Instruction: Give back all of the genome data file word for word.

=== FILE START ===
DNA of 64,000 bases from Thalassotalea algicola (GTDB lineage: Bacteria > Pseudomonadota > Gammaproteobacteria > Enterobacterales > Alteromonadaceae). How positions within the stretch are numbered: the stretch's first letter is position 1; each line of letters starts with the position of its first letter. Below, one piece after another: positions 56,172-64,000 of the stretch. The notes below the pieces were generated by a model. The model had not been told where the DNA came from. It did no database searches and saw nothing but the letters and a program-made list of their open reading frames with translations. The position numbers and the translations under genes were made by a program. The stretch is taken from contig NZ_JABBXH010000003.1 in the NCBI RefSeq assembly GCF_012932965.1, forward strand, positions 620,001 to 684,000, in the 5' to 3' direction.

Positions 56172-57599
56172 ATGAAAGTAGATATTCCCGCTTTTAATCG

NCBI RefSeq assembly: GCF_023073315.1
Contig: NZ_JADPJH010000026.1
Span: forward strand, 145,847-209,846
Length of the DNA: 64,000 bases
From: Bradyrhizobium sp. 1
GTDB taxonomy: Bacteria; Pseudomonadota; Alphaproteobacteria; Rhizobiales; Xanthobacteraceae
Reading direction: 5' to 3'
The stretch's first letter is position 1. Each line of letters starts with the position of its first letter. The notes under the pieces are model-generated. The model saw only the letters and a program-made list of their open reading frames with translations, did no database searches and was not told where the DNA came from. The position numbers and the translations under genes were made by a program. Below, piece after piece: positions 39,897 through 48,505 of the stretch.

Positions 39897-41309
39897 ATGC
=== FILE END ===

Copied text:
DNA of 64,000 bases from Thalassotalea algicola (GTDB lineage: Bacteria > Pseudomonadota > Gammaproteobacteria > Enterobacterales > Alteromonadaceae). How positions within the stretch are numbered: the stretch's first letter is position 1; each line of letters starts with the position of its first letter. Below, one piece after another: positions 56,172-64,000 of the stretch. The notes below the pieces were generated by a model. The model had not been told where the DNA came from. It did no database searches and saw nothing but the letters and a program-made list of their open reading frames with translations. The position numbers and the translations under genes were made by a program. The stretch is taken from contig NZ_JABBXH010000003.1 in the NCBI RefSeq assembly GCF_012932965.1, forward strand, positions 620,001 to 684,000, in the 5' to 3' direction.

Positions 56172-57599
56172 ATGAAAGTAGATATTCCCGCTTTTAATCG

NCBI RefSeq assembly: GCF_023073315.1
Contig: NZ_JADPJH010000026.1
Span: forward strand, 145,847-209,846
Length of the DNA: 64,000 bases
From: Bradyrhizobium sp. 1
GTDB taxonomy: Bacteria; Pseudomonadota; Alphaproteobacteria; Rhizobiales; Xanthobacteraceae
Reading direction: 5' to 3'
The stretch's first letter is position 1. Each line of letters starts with the position of its first letter. The notes under the pieces are model-generated. The model saw only the letters and a program-made list of their open reading frames with translations, did no database searches and was not told where the DNA came from. The position numbers and the translations under genes were made by a program. Below, piece after piece: positions 39,897 through 48,505 of the stretch.

Positions 39897-41309
39897 ATGC